Recent clinical trials using immunotherapy have demonstrated its potential to control cancer by disinhibiting the immune system. Immune checkpoint blocking (ICB) antibodies against cytotoxic-T-lymphocyte-associated protein 4 or programmed cell death protein 1/programmed death-ligand 1 have displayed durable clinical responses in various cancers1. Although these new immunotherapies have had a notable effect on cancer treatment, multiple mechanisms of immune resistance exist in tumours. Among the key mechanisms, myeloid cells have a major role in limiting effective tumour immunity2,3,4. Growing evidence suggests that high infiltration of immune-suppressive myeloid cells correlates with poor prognosis and ICB resistance5,6. These observations suggest a need for a precision medicine approach in which the design of the immunotherapeutic combination is modified on the basis of the tumour immune landscape to overcome such resistance mechanisms. Here we employ a pre-clinical mouse model system and show that resistance to ICB is directly mediated by the suppressive activity of infiltrating myeloid cells in various tumours. Furthermore, selective pharmacologic targeting of the gamma isoform of phosphoinositide 3-kinase (PI3Kγ), highly expressed in myeloid cells, restores sensitivity to ICB. We demonstrate that targeting PI3Kγ with a selective inhibitor, currently being evaluated in a phase 1 clinical trial (NCT02637531), can reshape the tumour immune microenvironment and promote cytotoxic-T-cell-mediated tumour regression without targeting cancer cells directly. Our results introduce opportunities for new combination strategies using a selective small molecule PI3Kγ inhibitor, such as IPI-549, to overcome resistance to ICB in patients with high levels of suppressive myeloid cell infiltration in tumours.

Access optionsAccess options

Rent or Buy article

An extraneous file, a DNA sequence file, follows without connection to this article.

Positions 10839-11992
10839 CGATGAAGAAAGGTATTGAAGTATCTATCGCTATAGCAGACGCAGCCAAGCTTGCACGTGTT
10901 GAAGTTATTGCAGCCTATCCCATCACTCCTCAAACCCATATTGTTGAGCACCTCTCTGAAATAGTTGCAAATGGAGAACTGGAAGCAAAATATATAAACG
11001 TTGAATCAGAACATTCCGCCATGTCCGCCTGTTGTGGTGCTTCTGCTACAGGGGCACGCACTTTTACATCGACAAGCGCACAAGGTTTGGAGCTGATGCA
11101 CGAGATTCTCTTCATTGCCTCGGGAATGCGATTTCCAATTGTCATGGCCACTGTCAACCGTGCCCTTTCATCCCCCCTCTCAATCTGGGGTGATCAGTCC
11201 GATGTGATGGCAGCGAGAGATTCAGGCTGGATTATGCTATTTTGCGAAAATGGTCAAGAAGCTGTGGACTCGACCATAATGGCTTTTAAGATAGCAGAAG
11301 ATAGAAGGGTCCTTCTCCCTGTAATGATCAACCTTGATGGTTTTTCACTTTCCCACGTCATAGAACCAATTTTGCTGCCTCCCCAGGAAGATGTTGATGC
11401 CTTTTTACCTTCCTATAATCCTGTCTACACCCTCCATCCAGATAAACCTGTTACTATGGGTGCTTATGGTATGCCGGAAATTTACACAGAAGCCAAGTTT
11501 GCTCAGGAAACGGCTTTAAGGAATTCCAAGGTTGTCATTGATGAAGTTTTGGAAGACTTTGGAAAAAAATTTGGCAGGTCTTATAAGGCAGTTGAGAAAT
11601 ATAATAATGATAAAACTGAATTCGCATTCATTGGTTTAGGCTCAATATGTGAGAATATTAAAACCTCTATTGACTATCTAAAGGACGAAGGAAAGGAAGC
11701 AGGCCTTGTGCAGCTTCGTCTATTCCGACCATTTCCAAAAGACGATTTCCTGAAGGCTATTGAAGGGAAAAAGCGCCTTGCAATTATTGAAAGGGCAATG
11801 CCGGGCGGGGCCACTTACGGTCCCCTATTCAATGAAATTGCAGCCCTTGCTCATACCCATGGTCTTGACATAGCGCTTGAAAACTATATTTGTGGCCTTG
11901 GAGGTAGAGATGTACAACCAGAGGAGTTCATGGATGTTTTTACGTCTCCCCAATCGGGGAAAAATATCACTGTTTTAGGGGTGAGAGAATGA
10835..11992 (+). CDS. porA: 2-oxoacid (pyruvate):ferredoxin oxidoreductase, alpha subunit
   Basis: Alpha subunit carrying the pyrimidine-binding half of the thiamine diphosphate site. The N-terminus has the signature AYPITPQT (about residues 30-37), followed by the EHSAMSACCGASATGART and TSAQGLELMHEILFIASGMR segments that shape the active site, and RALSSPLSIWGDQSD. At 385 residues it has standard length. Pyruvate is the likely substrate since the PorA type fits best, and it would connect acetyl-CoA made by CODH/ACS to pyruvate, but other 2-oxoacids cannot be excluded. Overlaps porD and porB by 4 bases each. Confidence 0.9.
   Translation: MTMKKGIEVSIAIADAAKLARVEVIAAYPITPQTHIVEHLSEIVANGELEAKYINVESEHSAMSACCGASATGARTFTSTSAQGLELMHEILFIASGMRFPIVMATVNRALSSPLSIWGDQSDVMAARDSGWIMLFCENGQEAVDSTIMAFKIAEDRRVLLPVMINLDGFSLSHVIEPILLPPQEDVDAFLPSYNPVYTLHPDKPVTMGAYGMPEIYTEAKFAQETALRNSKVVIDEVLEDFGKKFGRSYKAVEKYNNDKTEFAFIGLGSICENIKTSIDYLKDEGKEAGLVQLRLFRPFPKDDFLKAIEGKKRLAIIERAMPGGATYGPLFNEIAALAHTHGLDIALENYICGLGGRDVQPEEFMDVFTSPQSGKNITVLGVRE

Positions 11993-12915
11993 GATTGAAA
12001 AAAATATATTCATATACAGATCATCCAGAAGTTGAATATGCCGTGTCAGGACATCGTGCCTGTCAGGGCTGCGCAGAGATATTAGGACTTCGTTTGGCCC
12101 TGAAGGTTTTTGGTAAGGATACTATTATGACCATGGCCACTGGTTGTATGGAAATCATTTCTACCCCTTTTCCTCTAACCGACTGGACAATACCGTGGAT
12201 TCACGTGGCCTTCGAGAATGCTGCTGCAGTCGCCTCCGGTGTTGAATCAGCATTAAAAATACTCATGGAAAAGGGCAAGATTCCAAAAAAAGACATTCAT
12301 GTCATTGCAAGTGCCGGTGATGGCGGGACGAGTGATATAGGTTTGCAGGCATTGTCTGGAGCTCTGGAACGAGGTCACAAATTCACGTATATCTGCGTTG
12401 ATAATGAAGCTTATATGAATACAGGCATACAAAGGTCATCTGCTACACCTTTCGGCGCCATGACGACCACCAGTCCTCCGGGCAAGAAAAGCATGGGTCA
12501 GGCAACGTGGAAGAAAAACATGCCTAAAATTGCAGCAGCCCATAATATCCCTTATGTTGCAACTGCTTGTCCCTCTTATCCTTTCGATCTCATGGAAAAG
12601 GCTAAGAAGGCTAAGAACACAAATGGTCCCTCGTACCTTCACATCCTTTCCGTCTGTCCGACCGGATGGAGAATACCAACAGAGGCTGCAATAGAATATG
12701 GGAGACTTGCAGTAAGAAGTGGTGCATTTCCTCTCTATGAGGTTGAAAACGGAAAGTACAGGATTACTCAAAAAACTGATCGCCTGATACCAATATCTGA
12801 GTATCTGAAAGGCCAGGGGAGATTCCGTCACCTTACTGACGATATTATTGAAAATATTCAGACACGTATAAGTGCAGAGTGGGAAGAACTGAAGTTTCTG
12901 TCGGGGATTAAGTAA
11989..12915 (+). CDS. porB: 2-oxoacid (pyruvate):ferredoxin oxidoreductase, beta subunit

Get time limited or full article access on ReadCube.


All prices are NET prices.


  1. 1.

    , , & The future of cancer treatment: immunomodulation, CARs and combination immunotherapy. Nat. Rev. Clin. Oncol. 13, 273–290 (2016)

  2. 2.

    , & Neutralizing tumor-promoting chronic inflammation: a magic bullet? Science 339, 286–291 (2013)

  3. 3.

    , & Innate and adaptive immune cells in the tumor microenvironment. Nat. Immunol. 14, 1014–1022 (2013)

  4. 4.

    & Myeloid cells in the tumor microenvironment: modulation of tumor angiogenesis and tumor inflammation. J. Oncol. 2010, 201026 (2010)

  5. 5.

    , & Myeloid-derived suppressor cells in cancer: therapeutic, predictive, and prognostic implications. Semin. Oncol. 41, 174–184 (2014)

  6. 6.

    et al. Myeloid cells and related chronic inflammatory factors as novel predictive markers in melanoma treatment with Ipilimumab. Clin. Cancer Res. 21, 5453–5459 (2015)

  7. 7.

    , , & Cancer-associated myeloid regulatory cells. Front. Immunol. 7, 113 (2016)

  8. 8.

    et al. Disruption of CXCR2-mediated MDSC tumor trafficking enhances anti-PD1 efficacy. Sci. Transl. Med . 6, 237ra67 (2014)

  9. 9.

    et al. Frequencies of circulating MDSC correlate with clinical outcome of melanoma patients treated with ipilimumab. Cancer Immunol. Immunother. 63, 247–257 (2014)

  10. 10.

    et al. Immunological correlates of treatment and response in stage IV malignant melanoma patients treated with Ipilimumab. OncoImmunology 5, e1100788 (2015)

  11. 11.

    , , , & Targeting myeloid-derived suppressor cells with colony stimulating factor-1 receptor blockade can reverse immune resistance to immunotherapy in indoleamine 2,3-dioxygenase-expressing tumors. EBioMedicine 6, 50–58 (2016)

  12. 12.

    , , & Tumor-induced myeloid deviation: when myeloid-derived suppressor cells meet tumor-associated macrophages. J. Clin. Invest . 125, 3365–3376 (2015)

  13. 13.

    Mechanisms and functional significance of tumour-induced dendritic-cell defects. Nat. Rev. Immunol. 4, 941–952 (2004)

  14. 14.

    et al. Monocytic CCR2+ myeloid-derived suppressor cells promote immune escape by limiting activated CD8 T-cell infiltration into the tumor microenvironment. Cancer Res. 72, 876–886 (2012)

  15. 15.

    et al. PI3Kγ is a molecular switch that controls immune suppression. Nature (2016)

  16. 16.

    et al. Central role for G protein-coupled phosphoinositide 3-kinase γ in inflammation. Science 287, 1049–1053 (2000)

  17. 17.

    Roles of PLC-β2 and -β3 and PI3Kγ in chemoattractant-mediated signal transduction. Science 287, 1046–1049 (2000)

  18. 18.

    et al. Receptor tyrosine kinases and TLR/IL1Rs unexpectedly activate myeloid cell PI3kγ, a single convergent point promoting tumor inflammation and progression. Cancer Cell 19, 715–727 (2011)

  19. 19.

    et al. Discovery of a selective phosphoinositide-3-kinase (PI3K)-γ inhibitor (IPI-549) as an immuno-oncology clinical candidate. ACS Med. Chem. Lett . 7, 862–867 (2016)

  20. 20.